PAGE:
You think they can fool me with this stuff? Any education reform that doesn’t address high-stakes testing and the non-cognitive factors of true success, like character and integrity, is a complete waste of time and it’s killing our kids. Right now, the public narrative in education is all about curriculum, all about schools, all about teachers. We need to start paying attention to our students and who they are. If a student fails Algebra I in their 9th-grade year, I can tell you, chances are that it’s not because it was too hard or they didn’t get it, chances are that it’s not because they had a bad teacher or were at a bad school.

If a student fails in the 9th-grade year, the chances are it’s because the student was missing some type with intangible characteristic, a non-cognitive factor, that enables them to succeed, things like perseverance, initiative, social skills, communication skills, curiosity, sometimes a full belly or a good night’s sleep. Yet, none of these things are considered in our definitions accountability. None of these things are considered in our policies.

So, all the talk about failing schools and failing teachers and how we need to improve the teachers and the schools needs to be shifted to include failing students and how can we help the students. How can we help them be better students, better people? How can we help them with these non-cognitive factors like work ethic and character? How can we make sure they’re getting enough sleep, getting enough to eat, showing up for class? It’s the public narrative that has to be shifted.

We must talk about what is happening in the lives of our students, even our honor students, because we’re simply creating a massive population of future citizens who are afraid to attempt anything challenging, unable to read or think critically, or unable to find a way to earn a meaningful income. I’ll get to that in a minute.

Right now in this toxic culture, all students are forced to study abstract classes in order to be college-ready. And we throw around buzz words like “rigor,” and “STEM,” and the public loves it. We eat it up, we think it’s fantastic, but we’re missing the point that “rigor” has replaced the word “relevant”.

I met with our district and I pitched the idea to bring back home economics, but this time as a math credit. First words in the response, “That’s not rigorous.” So, forget teaching students about measurement, taxes, discounts, loans, credit, debt, retirement planning, because it’s not as rigorous as factoring trinomials and graphing logarithmic functions, so it can’t fit. There’s no room for that in this toxic culture of education.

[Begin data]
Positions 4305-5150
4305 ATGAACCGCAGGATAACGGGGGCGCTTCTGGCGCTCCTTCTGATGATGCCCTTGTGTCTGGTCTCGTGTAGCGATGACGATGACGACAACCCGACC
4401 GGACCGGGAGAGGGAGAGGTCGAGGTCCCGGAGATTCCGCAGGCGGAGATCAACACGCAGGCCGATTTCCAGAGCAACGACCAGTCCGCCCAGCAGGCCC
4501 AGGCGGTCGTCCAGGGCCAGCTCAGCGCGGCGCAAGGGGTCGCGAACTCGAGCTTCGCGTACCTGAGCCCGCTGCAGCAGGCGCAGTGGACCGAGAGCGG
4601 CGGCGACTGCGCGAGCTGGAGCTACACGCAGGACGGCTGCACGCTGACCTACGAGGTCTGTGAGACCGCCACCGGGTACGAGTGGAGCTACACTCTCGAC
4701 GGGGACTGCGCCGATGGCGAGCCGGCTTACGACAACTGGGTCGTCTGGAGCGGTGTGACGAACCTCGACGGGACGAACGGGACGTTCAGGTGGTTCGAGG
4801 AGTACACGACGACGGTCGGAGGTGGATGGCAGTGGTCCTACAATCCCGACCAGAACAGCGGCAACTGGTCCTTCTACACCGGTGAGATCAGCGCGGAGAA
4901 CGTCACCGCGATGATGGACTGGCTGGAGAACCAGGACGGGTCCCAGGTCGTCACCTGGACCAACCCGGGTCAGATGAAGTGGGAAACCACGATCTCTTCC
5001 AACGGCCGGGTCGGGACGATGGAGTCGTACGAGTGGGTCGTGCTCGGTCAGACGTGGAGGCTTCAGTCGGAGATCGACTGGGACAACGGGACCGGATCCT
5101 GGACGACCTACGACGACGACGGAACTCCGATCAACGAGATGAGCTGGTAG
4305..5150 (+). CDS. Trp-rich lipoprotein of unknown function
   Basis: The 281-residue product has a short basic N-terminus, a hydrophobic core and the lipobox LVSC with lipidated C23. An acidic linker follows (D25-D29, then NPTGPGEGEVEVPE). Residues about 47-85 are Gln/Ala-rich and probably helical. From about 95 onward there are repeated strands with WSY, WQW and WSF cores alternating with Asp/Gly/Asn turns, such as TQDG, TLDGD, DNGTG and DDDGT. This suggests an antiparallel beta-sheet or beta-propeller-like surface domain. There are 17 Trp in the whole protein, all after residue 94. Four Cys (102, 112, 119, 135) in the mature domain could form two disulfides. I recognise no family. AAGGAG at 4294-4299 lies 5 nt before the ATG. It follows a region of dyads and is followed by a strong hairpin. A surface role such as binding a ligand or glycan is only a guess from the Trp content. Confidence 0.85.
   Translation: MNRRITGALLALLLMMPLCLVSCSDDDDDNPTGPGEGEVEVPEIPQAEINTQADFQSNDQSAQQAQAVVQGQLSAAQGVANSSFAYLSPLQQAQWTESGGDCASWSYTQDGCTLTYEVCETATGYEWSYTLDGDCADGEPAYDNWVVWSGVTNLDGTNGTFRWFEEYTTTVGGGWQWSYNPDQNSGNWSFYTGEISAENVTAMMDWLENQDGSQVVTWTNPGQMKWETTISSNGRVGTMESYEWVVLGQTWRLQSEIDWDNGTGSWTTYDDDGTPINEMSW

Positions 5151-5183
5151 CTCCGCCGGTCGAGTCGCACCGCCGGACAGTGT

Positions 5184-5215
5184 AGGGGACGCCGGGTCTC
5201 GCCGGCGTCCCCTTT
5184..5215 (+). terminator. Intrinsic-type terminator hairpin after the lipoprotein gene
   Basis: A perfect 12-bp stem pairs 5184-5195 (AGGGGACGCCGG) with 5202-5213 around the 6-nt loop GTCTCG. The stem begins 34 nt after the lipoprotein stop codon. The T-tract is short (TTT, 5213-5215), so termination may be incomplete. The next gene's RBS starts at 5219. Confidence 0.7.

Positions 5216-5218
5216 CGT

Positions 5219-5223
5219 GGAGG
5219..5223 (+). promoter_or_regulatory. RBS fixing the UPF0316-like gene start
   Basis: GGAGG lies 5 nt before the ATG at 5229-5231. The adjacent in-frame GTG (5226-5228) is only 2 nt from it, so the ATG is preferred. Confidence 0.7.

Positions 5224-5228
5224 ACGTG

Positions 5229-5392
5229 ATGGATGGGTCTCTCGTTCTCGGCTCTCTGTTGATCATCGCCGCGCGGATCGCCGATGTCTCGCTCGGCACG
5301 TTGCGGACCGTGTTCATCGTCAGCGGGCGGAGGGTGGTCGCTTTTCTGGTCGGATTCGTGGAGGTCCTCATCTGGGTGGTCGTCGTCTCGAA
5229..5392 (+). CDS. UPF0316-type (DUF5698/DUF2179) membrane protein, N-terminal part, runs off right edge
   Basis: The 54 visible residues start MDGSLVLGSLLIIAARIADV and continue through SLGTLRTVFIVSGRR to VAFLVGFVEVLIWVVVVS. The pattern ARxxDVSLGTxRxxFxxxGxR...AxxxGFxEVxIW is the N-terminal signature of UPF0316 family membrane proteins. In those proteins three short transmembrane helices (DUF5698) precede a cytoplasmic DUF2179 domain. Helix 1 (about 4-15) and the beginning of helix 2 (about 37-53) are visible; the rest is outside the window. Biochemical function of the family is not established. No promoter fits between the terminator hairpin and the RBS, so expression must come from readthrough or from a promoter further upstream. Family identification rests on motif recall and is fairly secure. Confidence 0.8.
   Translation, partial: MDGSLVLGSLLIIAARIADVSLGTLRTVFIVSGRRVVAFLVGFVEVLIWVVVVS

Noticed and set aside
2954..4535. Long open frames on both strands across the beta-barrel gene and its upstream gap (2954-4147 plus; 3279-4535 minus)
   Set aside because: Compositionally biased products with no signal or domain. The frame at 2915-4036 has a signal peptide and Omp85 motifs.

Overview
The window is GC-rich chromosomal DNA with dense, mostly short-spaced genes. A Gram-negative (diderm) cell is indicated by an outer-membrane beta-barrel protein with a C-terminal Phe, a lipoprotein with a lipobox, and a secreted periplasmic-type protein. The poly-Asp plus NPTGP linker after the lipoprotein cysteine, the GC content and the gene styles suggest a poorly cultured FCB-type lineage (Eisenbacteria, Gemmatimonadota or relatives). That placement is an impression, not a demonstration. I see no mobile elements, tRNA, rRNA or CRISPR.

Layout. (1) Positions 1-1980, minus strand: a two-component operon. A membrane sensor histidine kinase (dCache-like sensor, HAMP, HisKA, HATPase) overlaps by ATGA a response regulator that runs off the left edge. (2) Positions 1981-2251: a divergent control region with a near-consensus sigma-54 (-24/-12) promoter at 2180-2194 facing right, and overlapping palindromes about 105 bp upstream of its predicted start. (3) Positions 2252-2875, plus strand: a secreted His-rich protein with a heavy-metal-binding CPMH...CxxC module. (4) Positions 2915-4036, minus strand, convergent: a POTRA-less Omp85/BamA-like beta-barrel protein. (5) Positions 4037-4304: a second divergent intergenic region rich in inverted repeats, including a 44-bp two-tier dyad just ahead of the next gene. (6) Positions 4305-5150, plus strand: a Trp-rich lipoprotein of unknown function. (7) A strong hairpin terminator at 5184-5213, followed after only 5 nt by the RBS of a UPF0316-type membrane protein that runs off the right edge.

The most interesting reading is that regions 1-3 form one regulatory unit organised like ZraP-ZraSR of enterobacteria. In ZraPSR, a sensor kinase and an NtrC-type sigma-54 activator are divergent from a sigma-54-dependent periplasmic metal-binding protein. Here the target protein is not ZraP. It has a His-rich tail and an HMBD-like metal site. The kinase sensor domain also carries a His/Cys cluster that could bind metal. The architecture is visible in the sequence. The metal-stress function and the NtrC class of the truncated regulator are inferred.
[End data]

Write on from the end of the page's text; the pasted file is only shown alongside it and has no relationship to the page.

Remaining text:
There’s also no room for the arts and for imagination, which are being systematically removed from our public schools because I don’t think anyone profits from those things.

Now we have already felt the impact of our education policies. There are thousands of highly skilled jobs available right now. There’s opportunity for small business development and innovation like never before. Yet, where are the majority our students and graduates?

There is an enormous opportunity in this economy for our students but we just don’t enable it in the schools because we’re so focused on accountability, and standardized testing, and rigor, and college-ready. If we focus our attention on getting students what they need to find their place in this economy, all students, especially those students, would value education more highly, use their time more wisely, and make better decisions outside of school.

We’ve got to keep the college-bound students going to college. We’ve got to continue that path. However, we need to be more successful and more innovative. But what about the Natalies? I’ve got students that want to be tattoo artists, mechanics, barbers, they want work. Some want to open their own businesses, but they are those students.

They constantly fail their classes, they’re always in trouble in school, they may not even graduate. So, I say let’s scrap algebra for them, let’s teach those students some tangible work skills that can help them in the future the same way we used to do in this system before it was labeled as a failure.

Why not get students out there making a living for themselves, rather than us spending another $10,000 in taxpayer money for another year of school for them to learn how to factor trinomials? Why not get them into the economy?